The Hamilton-Reynolds affair went down on history as America’s first ever political sex scandal – one that ruined Alexander Hamilton’s chances of ever becoming president.
Drama, sex, blackmail, secrets – even one of America’s great forefathers wasn’t immune to the pitfalls of human impulses, it seems.
Some of you may know all the details of the sordid affair already. The juicy details are popularized in one of Broadway’s most popular musicals, Hamilton.
However, little is actually known of the woman involved in the notorious scandal.
Her name was Maria Reynolds. And this is her story.
Maria Lewis was not born wealthy or affluent, unlike many of the characters involved in this malicious American chapter.
Born in New York City on the year of 1768, she was the daughter of merchant/laborer Richard Lewis and Susanna Van Der Burgh.
The Lewises were not well off. Her father Richard could not sign his own name. Her mother, however, could, so Maria grew up at least literate, but largely uneducated.
She had one half-brother and five full siblings.
Marriage to James Reynolds
Maria married James Reynolds at the age of 15.
Not much is known of James’ history. He had served in the commissary department during the Revolutionary War. He was several years older than Maria.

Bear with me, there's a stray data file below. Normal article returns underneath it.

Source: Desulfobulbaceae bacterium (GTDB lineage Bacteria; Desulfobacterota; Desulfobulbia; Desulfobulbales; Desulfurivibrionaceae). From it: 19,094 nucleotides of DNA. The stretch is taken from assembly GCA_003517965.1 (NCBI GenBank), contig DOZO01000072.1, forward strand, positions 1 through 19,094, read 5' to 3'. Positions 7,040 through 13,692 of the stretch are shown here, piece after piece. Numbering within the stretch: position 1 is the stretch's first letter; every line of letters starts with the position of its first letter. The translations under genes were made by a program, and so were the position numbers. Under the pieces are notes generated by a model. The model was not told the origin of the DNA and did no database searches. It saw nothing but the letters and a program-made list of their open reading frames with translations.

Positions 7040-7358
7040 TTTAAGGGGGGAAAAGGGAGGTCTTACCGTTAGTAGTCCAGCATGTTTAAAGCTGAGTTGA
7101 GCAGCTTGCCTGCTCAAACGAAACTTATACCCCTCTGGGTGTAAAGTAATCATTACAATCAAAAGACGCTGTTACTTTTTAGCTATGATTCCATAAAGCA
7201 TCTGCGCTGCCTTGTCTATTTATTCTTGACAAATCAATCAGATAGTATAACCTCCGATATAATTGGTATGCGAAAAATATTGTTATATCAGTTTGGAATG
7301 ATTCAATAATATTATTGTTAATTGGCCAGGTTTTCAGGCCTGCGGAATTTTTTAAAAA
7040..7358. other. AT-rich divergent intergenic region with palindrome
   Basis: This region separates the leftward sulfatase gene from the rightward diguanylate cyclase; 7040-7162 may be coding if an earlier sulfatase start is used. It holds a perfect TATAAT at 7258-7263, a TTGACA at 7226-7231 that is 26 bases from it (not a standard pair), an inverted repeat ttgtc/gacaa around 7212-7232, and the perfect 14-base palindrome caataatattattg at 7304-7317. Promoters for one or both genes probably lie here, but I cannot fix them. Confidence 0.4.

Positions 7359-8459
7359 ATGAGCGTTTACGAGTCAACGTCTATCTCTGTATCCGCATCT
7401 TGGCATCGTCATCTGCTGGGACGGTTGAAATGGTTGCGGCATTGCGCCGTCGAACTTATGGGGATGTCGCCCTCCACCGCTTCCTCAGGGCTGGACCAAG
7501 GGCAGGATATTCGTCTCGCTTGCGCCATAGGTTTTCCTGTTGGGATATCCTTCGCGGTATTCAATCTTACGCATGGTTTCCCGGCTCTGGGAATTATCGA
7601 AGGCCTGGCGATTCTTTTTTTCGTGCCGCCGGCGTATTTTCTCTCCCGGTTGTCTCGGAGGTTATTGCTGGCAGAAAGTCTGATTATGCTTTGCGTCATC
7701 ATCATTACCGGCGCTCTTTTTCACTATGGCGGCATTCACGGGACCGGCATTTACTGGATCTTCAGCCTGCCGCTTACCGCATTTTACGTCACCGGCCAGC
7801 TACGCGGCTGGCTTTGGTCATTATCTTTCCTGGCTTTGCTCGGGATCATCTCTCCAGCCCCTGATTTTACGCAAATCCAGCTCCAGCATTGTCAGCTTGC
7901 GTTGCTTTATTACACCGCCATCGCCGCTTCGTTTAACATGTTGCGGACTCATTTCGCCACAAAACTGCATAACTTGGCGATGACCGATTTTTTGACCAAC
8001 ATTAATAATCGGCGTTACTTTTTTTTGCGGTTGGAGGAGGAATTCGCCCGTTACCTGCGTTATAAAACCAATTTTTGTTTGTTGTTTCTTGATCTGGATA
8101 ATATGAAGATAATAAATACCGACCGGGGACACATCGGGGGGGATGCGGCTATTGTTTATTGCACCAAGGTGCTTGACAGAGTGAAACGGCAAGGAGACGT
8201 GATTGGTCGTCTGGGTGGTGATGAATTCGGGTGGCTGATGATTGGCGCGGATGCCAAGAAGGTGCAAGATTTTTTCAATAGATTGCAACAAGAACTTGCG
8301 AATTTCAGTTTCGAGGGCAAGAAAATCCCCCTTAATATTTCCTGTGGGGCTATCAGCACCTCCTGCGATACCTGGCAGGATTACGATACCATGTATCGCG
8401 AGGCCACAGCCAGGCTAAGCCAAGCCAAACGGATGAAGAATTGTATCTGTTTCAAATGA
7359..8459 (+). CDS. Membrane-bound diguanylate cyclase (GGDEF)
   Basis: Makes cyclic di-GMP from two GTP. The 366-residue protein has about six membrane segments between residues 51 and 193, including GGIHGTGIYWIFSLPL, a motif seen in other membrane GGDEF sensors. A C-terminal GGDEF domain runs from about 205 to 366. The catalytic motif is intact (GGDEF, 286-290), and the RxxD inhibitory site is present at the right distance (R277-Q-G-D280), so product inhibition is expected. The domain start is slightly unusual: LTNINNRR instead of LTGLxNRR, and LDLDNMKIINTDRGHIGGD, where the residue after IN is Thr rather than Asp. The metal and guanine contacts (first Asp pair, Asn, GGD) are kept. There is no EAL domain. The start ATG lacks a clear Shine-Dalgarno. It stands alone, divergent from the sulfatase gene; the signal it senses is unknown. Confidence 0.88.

They had one daughter, Susan, born on August 18, 1785.
If he had a steady job to support his family after the war, no one knows. But he did frequently try to claim damages to be reimbursed by the government.
The Hamilton-Reynolds affair
The Reynolds family moved to Philadelphia sometime before 1791. There occurred the chain of events that snowballed everything on its path.
That summer, Maria knocked at the door of Alexander Hamilton’s home. She relayed the story of her mistreatment from a cruel husband who abandoned her.
She asked him for monetary help so she could return to her friends in New York. Alexander was willing to help.
That evening, he visited Maria’s boarding house with the intention of giving her a $30 banknote.
Of the visit, Alexander said:
“I enquired for Mrs. Reynolds and was shown up stairs, at the head of which she met me and conducted me into a bedroom. I took the bill out of my pocket and gave it to her.
“Some conversation ensued, from which it was quickly apparent that other than pecuniary consolation would [also] be acceptable.”
Thus, the affair started. She was 23, he was 34. It lasted for only a few months. But Hamilton paid a larger price for it.
Discovery, blackmail, and extortion
Naturally, Maria’s husband discovered the affair.
Whether he was genuinely heartbroken about it is questionable, given his actions that followed. He quickly recognized the affair as a way to get easy money.
He subsequently blackmailed Alexander Hamilton. First, he made Alexander pay $1000, promising he’ll keep quiet and leave town.
But he didn’t. Instead, he asked for more money.
He encouraged Alexander to keep seeing her wife. And each visit, Alexander would pay him $30 to $50.
Maria was either completely complicit of the blackmail, or she was manipulated into it by her husband. Either way, she continued to write letters and “seduce” Alexander whenever her husband was out of the house.